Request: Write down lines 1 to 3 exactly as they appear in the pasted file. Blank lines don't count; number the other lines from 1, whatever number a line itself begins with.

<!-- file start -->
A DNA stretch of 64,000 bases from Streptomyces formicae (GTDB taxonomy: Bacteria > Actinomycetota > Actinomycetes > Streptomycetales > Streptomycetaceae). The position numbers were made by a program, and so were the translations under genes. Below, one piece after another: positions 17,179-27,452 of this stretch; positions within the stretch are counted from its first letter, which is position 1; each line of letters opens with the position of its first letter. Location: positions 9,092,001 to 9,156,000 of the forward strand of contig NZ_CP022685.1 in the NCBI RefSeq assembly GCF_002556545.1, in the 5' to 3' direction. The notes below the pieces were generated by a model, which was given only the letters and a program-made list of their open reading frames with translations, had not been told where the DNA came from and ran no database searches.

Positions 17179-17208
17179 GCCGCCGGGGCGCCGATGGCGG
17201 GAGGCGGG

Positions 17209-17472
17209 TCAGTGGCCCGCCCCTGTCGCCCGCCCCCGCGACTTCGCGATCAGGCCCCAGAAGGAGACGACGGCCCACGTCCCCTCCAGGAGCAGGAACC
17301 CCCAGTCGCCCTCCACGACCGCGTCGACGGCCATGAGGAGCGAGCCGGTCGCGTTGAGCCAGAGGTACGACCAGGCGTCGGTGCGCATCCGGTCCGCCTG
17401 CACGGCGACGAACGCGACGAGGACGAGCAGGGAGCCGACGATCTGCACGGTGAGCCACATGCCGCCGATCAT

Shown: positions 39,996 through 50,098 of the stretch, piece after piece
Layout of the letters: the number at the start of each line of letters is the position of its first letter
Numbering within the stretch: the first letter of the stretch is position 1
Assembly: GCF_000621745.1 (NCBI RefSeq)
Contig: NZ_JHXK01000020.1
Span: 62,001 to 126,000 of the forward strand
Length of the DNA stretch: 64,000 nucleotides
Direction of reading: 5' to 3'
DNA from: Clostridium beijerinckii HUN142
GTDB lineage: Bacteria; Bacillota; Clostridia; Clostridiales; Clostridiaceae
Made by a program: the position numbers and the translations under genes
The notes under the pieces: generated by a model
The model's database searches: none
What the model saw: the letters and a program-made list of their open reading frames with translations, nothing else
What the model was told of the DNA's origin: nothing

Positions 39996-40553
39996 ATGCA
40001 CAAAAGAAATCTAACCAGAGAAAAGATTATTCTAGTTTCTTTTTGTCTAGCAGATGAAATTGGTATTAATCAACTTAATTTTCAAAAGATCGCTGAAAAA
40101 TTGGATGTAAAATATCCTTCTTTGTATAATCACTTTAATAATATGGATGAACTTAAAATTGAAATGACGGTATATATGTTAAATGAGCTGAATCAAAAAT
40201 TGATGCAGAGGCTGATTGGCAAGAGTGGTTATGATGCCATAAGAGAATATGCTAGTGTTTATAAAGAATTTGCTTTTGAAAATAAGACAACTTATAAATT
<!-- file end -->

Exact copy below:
A DNA stretch of 64,000 bases from Streptomyces formicae (GTDB taxonomy: Bacteria > Actinomycetota > Actinomycetes > Streptomycetales > Streptomycetaceae). The position numbers were made by a program, and so were the translations under genes. Below, one piece after another: positions 17,179-27,452 of this stretch; positions within the stretch are counted from its first letter, which is position 1; each line of letters opens with the position of its first letter. Location: positions 9,092,001 to 9,156,000 of the forward strand of contig NZ_CP022685.1 in the NCBI RefSeq assembly GCF_002556545.1, in the 5' to 3' direction. The notes below the pieces were generated by a model, which was given only the letters and a program-made list of their open reading frames with translations, had not been told where the DNA came from and ran no database searches.

Positions 17179-17208
17179 GCCGCCGGGGCGCCGATGGCGG